What is causing the ocean's acidification?
Ocean waters are constantly reacting with environmental gasses. In particular, the oceans absorb up to half of the carbon dioxide in the atmosphere. They play a vital role in the carbon cycle by acting as a carbon sink (store).
In this case, the upper level or layer of the ocean or seawater absorbs CO2 forming Carbonic acid. The chemical symbol for carbonic acid is H2CO3.
Here is the chemical equation:
The result of this reaction increases Hydrogen ions in the water and reduces carbonate ions. The reaction also leads to a reduction of the pH by about 0.1 units. Remember that the lower the pH, the more acidic the water is.
Note that the margin may look small, but the effect on living organisms depending on carbonate ions is very significant.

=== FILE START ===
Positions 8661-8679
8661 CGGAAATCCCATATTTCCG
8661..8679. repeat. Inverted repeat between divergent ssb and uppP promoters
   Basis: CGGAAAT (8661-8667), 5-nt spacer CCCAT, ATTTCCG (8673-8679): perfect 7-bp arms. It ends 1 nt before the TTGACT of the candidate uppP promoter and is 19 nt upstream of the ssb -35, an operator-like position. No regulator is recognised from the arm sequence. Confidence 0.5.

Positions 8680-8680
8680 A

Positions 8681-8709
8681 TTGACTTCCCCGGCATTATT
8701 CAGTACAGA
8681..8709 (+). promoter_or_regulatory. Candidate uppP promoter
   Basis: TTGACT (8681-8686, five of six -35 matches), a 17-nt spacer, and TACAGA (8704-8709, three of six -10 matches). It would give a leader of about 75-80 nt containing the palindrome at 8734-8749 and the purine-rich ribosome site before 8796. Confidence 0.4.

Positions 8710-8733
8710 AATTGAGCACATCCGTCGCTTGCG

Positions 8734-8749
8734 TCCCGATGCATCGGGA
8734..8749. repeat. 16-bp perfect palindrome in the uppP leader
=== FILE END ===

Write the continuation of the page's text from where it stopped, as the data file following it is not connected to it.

The IPCC forecasts that ocean pH will fall by “between 0.14 and 0.35 units over the 21st Century, adding to the present decrease of 0.1 units since pre-industrial times” *1
Water pH levels are not consistent across the globe. Some places such as the eastern Pacific have lower pH, whiles the arctic ocean area has a higher pH.
The above conditions are normal, but unfortunately, the earth has seen an increase in Anthropogenic CO2 concentrations since the industrial revolution. (Anthropogenic CO2 is the portion of atmospheric CO2 resulting from human activities such as burning fossil fuels) As a result, more CO2 is absorbed by ocean water, as the equilibrium point has changed a bit.
Recommended Environmental Lessons
Key words: Ocean-acidification, pH, ocean-acidity, CO2, carbon-dioxide, biological-carbon-pump, calcification, calcifiers, shell-fish, coral-reefs, environmental-issue, biodiversity